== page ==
An evening with Tom Russell
Tom Russell is an award-winning American songwriter, painter, storyteller, journalist, and author possessed of a keen eye and a robust, grainy baritone voice. Having released more than three dozen albums on a variety of labels, he is regarded by peers and fans alike as part of an American cultural and literary lineage that extends from the golden era of cowboy and folk traditions to the romantic yet hard-bitten Americana of Woody Guthrie, Bob Dylan, from Townes Van Zandt to the poetry and prose of writers such as Raymond Chandler, William Faulkner, Charles Bukowski, and the Beat Generation. Russell has spent decades rambling across the United States and Europe. His songs have been recorded by musical legends including Johnny Cash, Doug Sahm, Nanci Griffith, k.d. lang, Ramblin’ Jack Elliott, Iris DeMent, Dave Van Ronk, Joe Ely, Tom Paxton, and Ian Tyson. Between the mid-'80s and mid-'90s, he released five sought-after albums for Philo/Rounder including Road to Bayamon and Hurricane Season. Russell began painting in 2003 to illustrate his record covers but his work has come to adorn the walls of galleries, hotels, and music venues across the globe. He issued another half-dozen albums on Hightone that culminated in the globally celebrated Love & Fear in 2006. In 2007, he made one of his five appearances on Late Night with David Letterman, where he debuted the controversial song "Who’s Gonna Build Your Wall?" which has since gone viral. His later albums, from 2009's Blood and Candle Smoke and his 2015 frontier musical The Rose of Roscrae to 2017's Folk Hotel illustrate his ambitious vision.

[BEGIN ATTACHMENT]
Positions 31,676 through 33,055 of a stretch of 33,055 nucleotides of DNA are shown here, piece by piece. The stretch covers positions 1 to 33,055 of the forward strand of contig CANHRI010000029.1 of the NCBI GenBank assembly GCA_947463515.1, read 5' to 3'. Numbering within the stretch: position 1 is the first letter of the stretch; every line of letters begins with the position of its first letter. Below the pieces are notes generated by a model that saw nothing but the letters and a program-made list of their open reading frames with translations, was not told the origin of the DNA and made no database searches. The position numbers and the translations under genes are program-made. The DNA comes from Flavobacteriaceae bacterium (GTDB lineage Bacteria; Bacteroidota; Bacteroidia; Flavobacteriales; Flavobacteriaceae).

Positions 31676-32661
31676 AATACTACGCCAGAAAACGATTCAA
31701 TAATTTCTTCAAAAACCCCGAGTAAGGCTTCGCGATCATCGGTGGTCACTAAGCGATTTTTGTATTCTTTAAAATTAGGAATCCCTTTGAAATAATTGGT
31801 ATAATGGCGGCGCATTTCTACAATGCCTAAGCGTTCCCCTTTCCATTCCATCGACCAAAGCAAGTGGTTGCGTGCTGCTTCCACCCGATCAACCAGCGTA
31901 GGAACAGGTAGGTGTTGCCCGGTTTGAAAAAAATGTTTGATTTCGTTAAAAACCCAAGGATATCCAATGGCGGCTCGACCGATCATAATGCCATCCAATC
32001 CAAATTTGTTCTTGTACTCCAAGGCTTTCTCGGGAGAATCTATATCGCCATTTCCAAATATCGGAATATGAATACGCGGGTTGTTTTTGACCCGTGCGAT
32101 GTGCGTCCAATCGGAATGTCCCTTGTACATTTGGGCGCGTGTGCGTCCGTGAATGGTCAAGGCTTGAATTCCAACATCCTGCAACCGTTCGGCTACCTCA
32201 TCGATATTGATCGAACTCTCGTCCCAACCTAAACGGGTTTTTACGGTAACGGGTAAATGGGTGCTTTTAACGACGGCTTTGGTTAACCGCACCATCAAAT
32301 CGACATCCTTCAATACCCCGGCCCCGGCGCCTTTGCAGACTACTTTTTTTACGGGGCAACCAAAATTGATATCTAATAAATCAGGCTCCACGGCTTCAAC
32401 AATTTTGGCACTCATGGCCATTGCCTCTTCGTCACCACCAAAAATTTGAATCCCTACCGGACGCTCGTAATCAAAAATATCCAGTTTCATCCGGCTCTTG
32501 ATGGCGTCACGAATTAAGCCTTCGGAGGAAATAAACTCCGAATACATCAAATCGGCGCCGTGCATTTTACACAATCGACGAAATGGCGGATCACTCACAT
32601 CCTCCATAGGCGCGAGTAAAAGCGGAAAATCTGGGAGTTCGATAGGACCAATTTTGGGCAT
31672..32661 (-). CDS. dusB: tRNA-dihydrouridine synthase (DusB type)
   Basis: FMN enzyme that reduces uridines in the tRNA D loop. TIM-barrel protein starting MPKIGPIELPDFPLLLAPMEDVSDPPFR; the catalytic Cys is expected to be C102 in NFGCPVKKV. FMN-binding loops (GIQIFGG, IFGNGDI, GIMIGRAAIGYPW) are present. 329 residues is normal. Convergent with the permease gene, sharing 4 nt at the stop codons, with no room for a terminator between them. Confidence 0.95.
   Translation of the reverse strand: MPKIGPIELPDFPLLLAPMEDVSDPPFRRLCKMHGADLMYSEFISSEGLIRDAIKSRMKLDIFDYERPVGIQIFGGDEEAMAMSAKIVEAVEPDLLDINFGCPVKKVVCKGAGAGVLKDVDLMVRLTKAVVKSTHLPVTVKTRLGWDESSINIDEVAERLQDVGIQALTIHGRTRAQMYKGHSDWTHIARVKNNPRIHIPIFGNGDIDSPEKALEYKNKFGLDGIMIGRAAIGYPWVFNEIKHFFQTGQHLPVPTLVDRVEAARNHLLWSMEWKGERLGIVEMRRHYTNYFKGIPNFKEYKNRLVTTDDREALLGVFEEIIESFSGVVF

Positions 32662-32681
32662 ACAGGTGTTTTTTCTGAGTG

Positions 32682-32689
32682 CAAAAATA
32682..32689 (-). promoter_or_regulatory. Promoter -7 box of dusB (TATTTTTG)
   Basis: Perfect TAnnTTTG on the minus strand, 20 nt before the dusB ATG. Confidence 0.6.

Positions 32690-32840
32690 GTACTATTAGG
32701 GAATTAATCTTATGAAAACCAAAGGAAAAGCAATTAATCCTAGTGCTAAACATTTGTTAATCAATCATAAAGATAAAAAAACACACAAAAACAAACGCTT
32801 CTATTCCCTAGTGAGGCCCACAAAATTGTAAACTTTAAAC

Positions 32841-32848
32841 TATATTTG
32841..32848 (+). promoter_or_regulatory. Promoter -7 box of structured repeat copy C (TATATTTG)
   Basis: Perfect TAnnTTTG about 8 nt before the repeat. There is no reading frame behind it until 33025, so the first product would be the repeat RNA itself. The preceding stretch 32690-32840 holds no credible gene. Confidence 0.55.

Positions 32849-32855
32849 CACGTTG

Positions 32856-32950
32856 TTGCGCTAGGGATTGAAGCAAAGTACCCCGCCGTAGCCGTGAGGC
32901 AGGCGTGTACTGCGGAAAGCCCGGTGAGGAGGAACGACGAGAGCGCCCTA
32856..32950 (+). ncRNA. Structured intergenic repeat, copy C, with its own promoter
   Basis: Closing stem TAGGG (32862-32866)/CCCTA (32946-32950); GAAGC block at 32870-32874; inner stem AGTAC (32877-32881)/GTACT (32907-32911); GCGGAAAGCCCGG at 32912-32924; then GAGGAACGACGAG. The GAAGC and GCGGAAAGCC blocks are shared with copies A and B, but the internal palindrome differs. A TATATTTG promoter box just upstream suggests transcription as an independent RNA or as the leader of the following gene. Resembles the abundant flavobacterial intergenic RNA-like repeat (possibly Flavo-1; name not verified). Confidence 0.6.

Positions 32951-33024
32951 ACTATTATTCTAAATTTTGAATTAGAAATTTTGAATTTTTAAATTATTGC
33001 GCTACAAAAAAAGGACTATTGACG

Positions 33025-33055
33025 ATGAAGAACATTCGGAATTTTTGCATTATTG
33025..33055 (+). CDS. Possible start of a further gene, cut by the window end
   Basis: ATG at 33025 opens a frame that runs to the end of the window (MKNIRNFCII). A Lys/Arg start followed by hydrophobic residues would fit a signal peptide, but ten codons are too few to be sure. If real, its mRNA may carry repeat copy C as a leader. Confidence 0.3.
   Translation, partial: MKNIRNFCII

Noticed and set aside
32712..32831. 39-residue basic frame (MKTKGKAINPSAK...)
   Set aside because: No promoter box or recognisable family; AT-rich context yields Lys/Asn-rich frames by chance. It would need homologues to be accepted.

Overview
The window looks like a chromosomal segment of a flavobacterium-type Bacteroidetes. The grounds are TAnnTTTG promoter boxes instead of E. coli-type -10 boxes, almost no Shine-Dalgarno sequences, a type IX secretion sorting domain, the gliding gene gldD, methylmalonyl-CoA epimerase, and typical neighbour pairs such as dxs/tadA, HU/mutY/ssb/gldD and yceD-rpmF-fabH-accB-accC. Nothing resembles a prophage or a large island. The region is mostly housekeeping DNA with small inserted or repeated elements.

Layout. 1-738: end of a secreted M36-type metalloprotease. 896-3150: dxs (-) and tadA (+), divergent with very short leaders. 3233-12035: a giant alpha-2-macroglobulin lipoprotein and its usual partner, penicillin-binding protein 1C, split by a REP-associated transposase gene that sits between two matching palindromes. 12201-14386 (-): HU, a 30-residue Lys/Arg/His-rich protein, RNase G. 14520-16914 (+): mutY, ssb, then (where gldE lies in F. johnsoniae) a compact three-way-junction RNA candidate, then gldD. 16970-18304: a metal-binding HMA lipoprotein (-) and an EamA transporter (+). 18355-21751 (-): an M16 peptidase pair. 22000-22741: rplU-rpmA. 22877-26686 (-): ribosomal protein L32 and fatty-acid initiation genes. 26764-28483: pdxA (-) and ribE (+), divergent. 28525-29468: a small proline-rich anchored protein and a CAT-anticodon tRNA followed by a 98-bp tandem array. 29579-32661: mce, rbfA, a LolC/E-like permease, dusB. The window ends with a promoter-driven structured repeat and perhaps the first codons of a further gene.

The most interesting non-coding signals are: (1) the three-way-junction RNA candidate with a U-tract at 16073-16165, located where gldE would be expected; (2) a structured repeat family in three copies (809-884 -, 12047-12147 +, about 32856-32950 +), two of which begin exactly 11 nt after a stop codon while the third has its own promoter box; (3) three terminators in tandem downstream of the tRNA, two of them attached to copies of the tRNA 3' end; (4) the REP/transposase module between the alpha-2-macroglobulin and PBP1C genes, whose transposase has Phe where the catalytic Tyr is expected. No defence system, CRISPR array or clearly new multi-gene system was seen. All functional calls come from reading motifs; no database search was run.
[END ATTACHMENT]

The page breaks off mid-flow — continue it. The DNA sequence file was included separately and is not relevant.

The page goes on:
He was born in Los Angeles in 1950 and raised on the cowboy music of the American West. In college he studied criminology and sociology, and in 1969, he spent a year teaching in Nigeria during the Biafran War. He lived in Spain and Norway, and played music at a circus in Puerto Rico. He began his musical career in the early '70s in Vancouver, British Columbia, playing strip bars along Skid Row, then relocated to Texas and formed a band with singer-pianist Patricia Hardin. His first two albums -- Ring of Bone and Wax Museum -- were duo outings. After the pair split in 1979, Russell issued the acclaimed Heart on a Sleeve in 1984, that also featured the talents of Shawn Colvin and steel guitarist Buddy Cage. He signed a U.S deal with Rounder/Philo in 1987 that resulted in a half-dozen now classic, and sought-after albums that began with 1987's Road to Bayamon and extended through 1989's Poor Man's Dream, 1991's Cowboy Real, Hurricane Season, and 1993's Box of Visions. These recordings, along with his myriad travels, cemented Russell's reputation as other artists began to regularly cover his work. He released two acclaimed recordings with Barrence Whitfield during the decade as well: Hillbilly Voodoo and Cowboy Mambo. He moved over to Hightone for 1995's The Rose of the San Joaquin and 1997's Song of the West. He also sang on recordings by Ramblin' Jack Elliott, Nanci Griffith, and Katy Moffatt.